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A Call for Comedy at the UN Climate Summit

Let’s hope there is a lot of laughter pouring out of General Assembly Hall today.  As the UN Climate Summit begins this week, what would be possible if Secretary-General Ban Ki-moon and team consider what John Cleese preaches about the power of laughter:

“The main evolutionary significance of humor is that it gets us from the closed mode to the open mode quicker than anything else. I think we all know that laughter brings relaxation and humor makes us playful, yet how many times have important discussions been held where really original and creative ideas were desperately needed to solve important problems, but where humor was taboo because the subject being discussed was ‘so serious’.”

Not only does laughter open your mind, it opens the minds of those on the other side of the debate.  We usually tune out to an argument that we have already concluded is wrong.  But laughter is a powerful interrupter.  If we’re being entertained, we’re more likely to pay attention, and be less defensive.

John Oliver, Bill Nye, and the Last Week Tonight team produced what The Guardian dubbed “the best climate debate you’ll ever see.”  [Note:  use headphones for the first 1:08 if you’re at the office]

Much of the sketch’s brilliance is the stunt that would qualify it for  Edward Tufte’s “The Visual Display of Quantitative Information” Hall of Fame.  Combined with Bill Nye (who received a rockstar ovation from the crowd when he walked on stage, and was genius improviser during rehearsal) and brilliant comedic writing (“Are there hats?”), the comedy sketch makes for an attention-grabbing, concise, persuasive argument.   As The New York Times best-selling author Chris Mooney said:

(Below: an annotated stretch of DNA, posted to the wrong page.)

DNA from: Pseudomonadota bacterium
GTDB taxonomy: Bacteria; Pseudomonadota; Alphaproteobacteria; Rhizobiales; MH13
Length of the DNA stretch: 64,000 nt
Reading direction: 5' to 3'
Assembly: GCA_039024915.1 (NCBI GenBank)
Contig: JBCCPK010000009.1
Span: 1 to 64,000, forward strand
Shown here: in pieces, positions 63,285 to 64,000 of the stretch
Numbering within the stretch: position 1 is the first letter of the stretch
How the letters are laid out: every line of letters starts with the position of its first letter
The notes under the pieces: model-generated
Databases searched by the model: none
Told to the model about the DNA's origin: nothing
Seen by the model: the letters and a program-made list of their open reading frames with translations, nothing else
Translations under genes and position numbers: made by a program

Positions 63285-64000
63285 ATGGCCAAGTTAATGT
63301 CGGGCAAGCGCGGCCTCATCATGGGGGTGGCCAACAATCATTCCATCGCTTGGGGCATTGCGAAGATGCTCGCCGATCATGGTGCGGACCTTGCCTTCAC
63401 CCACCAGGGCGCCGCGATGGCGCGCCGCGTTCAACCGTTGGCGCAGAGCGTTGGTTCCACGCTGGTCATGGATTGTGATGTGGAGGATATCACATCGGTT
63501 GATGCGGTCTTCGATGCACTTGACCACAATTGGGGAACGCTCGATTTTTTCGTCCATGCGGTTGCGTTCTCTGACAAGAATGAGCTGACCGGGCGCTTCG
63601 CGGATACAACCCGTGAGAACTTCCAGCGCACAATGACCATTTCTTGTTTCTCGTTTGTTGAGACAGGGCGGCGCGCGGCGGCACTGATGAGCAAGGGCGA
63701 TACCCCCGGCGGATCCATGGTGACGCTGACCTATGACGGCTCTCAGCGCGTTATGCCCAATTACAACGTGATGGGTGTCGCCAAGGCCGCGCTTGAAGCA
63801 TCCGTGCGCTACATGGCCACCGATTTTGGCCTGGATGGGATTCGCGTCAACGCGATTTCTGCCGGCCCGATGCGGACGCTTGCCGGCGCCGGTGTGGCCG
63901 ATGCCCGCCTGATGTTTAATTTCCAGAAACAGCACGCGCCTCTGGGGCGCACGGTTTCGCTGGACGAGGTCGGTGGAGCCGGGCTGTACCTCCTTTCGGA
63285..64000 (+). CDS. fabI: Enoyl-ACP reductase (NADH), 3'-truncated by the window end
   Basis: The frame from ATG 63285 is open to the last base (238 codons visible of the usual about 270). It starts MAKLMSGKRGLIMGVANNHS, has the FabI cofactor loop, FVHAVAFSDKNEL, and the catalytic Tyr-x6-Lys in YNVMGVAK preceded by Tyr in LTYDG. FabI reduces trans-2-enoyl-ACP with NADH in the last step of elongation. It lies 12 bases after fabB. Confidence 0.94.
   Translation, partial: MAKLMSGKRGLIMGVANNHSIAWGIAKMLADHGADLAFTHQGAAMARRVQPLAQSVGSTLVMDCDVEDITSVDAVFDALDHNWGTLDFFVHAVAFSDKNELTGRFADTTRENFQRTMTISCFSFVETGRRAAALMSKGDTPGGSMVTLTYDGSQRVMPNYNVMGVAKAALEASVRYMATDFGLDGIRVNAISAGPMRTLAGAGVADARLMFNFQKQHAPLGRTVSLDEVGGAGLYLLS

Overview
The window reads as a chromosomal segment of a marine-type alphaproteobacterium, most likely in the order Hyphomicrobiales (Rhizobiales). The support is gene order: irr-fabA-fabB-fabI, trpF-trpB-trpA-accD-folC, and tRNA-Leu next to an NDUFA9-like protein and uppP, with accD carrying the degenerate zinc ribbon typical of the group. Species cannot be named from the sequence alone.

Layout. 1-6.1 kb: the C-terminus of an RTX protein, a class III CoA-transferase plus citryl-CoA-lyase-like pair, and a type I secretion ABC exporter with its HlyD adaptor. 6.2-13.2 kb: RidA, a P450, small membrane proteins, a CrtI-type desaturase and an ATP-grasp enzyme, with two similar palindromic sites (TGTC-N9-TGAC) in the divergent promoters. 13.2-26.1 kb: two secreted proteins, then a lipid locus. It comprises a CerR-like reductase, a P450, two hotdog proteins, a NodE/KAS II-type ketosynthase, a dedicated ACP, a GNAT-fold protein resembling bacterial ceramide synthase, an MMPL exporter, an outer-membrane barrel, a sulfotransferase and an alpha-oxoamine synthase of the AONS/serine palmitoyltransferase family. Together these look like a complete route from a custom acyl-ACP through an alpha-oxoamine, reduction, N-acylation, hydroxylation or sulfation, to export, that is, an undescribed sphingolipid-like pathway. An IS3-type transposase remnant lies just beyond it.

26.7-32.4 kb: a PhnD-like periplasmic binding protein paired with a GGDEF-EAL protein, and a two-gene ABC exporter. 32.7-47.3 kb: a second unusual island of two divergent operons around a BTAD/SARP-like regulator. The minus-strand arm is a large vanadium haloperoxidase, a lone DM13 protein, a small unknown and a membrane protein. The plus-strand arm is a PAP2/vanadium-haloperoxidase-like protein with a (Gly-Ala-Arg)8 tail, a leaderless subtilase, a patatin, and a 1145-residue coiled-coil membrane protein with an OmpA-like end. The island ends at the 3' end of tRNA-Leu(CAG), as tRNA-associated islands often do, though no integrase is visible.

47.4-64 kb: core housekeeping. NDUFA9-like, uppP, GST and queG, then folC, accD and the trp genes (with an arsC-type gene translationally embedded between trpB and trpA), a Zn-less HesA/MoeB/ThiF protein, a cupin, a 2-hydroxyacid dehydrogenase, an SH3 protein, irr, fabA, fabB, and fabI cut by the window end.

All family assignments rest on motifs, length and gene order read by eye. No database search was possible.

“I feel like they said in 4 minutes something I’ve been saying for 10 years with like tens or hundreds of thousands of words”

At the summit today the UN will honor Leonardo DiCaprio with the title Messenger of Peace, although his name tag for the luncheon reads “Wolf of Wall Street.”  Leo’s presence will certainly bring more exposure to the conference.  But if John Cleese had booked the event talent, the opening keynote speaker would have been John Oliver.